It's still one month shy of the first anniversary of Aurora Biosciences Corp.'s (NASDAQ:ABSC) initial public offering (IPO) — and perhaps years until the still-small San Diego firm can report a profit in its quarterly earnings statement. Yet, since its founding in May 1995, the company has signed on more than a dozen partners to help it develop, refine and expand its core drug discovery technology. Its most recent partner is privately held Systems Integration Drug Discovery Co. Inc. (SIDDCO), located in Tucson, Ariz. Under the combinatorial chemistry agreement, signed in April 1998, SIDDCO will synthesize diverse libraries of up to 2.4 million discrete compounds for Aurora. Through its relationship with SIDDCO, Aurora has become the fifth member of the former's combinatorial chemistry consortium, which it formed to build a broad-based technology platform. In turn, Aurora will incorporate the new compound libraries into its constantly expanding pharmaco-informatic database, which it already offers to its multiple collaborators through its screening services.
SIDDCO is Aurora's eighth biotechnology company partner in the last two years — and certainly not its last. According to chairman, president and CEO Timothy Rink, "In 1998, Aurora plans to continue to make strategic investments . . . that should increase our near-term business opportunities and provide an additional basis for long-term revenues."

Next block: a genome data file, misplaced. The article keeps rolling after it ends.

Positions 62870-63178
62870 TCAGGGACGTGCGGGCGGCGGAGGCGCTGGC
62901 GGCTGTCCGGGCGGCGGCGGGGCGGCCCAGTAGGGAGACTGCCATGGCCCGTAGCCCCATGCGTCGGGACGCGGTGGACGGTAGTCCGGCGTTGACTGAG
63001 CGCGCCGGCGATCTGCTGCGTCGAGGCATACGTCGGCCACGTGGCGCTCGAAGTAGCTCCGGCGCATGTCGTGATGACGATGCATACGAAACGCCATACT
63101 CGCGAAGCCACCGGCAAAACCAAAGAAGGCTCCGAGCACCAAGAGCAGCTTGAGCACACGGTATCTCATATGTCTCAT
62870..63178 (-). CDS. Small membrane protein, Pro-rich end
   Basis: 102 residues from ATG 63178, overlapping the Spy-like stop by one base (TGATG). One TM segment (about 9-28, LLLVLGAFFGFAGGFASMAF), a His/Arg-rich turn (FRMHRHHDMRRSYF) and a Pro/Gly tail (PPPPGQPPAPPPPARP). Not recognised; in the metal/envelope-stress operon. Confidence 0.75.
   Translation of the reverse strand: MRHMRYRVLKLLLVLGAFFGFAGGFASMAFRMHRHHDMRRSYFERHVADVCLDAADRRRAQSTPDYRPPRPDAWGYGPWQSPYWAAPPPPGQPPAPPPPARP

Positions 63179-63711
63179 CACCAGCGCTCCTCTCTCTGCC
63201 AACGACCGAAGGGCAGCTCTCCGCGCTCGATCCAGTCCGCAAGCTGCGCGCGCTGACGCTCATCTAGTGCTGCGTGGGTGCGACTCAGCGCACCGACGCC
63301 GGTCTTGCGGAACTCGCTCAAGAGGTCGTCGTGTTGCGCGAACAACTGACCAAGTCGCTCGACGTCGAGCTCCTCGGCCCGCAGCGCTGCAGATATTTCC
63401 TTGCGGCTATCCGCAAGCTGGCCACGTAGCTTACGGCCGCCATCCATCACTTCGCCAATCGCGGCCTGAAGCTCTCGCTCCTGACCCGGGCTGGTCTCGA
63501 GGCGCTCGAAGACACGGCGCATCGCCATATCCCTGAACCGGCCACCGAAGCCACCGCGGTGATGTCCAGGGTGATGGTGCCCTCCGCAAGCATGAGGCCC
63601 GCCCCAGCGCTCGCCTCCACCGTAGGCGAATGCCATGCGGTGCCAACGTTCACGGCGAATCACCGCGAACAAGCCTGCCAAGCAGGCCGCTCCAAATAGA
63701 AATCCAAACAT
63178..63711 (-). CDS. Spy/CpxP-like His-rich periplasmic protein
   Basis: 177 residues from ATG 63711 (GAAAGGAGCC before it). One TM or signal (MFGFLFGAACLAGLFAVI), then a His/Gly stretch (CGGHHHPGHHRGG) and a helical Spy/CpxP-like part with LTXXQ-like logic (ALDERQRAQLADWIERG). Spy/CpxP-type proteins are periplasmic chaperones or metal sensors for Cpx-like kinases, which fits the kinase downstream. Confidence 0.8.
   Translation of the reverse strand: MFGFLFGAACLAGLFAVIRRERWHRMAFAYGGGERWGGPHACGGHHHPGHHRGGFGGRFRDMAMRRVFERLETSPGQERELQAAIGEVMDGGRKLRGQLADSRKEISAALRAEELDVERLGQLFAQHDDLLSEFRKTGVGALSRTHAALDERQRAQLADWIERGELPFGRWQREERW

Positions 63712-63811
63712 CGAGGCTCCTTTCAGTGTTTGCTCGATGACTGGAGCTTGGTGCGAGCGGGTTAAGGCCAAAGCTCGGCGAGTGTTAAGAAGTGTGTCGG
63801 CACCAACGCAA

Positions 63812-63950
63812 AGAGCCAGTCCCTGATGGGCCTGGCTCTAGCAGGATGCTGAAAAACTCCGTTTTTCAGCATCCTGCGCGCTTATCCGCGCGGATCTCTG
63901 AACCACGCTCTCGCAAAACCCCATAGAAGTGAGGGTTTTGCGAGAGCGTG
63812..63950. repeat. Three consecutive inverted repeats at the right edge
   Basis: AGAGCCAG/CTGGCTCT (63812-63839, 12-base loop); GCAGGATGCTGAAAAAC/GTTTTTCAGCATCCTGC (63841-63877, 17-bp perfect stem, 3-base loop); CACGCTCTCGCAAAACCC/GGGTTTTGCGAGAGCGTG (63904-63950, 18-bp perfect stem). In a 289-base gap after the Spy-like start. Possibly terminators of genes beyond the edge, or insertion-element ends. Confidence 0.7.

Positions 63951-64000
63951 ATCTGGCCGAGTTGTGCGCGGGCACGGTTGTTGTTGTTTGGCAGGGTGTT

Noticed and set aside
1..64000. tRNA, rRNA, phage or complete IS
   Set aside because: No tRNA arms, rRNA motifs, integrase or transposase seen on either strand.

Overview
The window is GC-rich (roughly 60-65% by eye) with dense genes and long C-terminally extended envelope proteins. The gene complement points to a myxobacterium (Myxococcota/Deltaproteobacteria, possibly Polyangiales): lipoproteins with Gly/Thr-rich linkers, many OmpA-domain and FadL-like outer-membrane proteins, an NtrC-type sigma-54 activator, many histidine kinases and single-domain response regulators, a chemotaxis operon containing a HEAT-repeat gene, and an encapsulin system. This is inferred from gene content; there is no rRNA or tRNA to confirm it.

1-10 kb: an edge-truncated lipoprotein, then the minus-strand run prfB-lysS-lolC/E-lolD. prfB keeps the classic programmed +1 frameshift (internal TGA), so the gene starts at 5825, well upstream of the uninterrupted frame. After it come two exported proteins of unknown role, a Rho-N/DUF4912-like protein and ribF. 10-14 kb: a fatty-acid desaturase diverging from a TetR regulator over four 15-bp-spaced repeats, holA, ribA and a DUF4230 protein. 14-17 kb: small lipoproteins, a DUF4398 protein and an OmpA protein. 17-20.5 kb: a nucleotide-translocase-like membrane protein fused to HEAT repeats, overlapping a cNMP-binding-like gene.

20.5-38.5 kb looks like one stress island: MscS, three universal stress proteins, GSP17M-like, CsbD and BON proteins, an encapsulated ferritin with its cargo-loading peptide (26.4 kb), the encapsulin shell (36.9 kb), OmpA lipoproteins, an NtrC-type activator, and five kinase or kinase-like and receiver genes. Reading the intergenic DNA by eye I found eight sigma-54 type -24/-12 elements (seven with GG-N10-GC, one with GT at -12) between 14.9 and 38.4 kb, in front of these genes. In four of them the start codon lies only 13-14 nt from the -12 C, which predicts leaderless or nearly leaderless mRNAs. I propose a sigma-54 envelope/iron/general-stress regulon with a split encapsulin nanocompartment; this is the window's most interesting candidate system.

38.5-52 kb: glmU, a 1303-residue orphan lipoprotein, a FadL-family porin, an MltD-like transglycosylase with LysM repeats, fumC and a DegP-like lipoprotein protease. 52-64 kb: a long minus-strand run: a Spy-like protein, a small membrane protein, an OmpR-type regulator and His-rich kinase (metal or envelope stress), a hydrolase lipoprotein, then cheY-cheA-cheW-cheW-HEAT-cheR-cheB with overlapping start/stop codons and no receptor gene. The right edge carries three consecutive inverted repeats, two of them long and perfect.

This intense partnering activity places Aurora in the top tier of biotech firms that love to partner. None of the biotech companies can top ArQule Inc., however. The Medford, Mass., drug discovery company (NASDAQ:ARQL) has signed on about 28 corporate partners — biotech and big pharma alike — since the beginning of 1996. Four of the biotech deals have been accomplished in the first four months of 1998: with San Diego-based Acadia Pharmaceuticals Inc. in April; Seattle-based Immunex Corp. in March; Sepracor Inc., of Marlborough, Mass. (also in March); and New Haven, Conn.-based CuraGen Corp. in January. According to ArQule's president and CEO, Eric Gordon, the company "collaborates with biotechnology companies to accelerate the process of lead generation and lead optimization, thereby dramatically reducing the discovery research timeline."
Thus, Aurora Biosciences and ArQule — which have themselves joined forces in a collaborative arrangement — provide high-profile examples of the partnering trends occurring within the biotech industry today. Especially over the last several years, biotech companies are increasingly seeking each other for new relationships. In the biotech-biotech partnering arena, the number of new collaborations has soared from about 50 annually in 1993 through 1995 to 50 per quarter in 1998. At the same time, biotech firms are forging more and richer deals with big pharmaceutical houses. Keeping all those balls in the air at one time has got to be a formidable challenge for even the most agile of the bunch.
Aurora started with a powerful technology — fluorescence-based screens that use mammalian cells engineered with disease pathways to judge the biological effectiveness of drug candidates on enzymes, proteins, ligands and receptors associated with a specific disorder. The feedback from this method is almost immediate, alerting researchers as to whether a drug candidate has activated or inhibited targeted molecular events.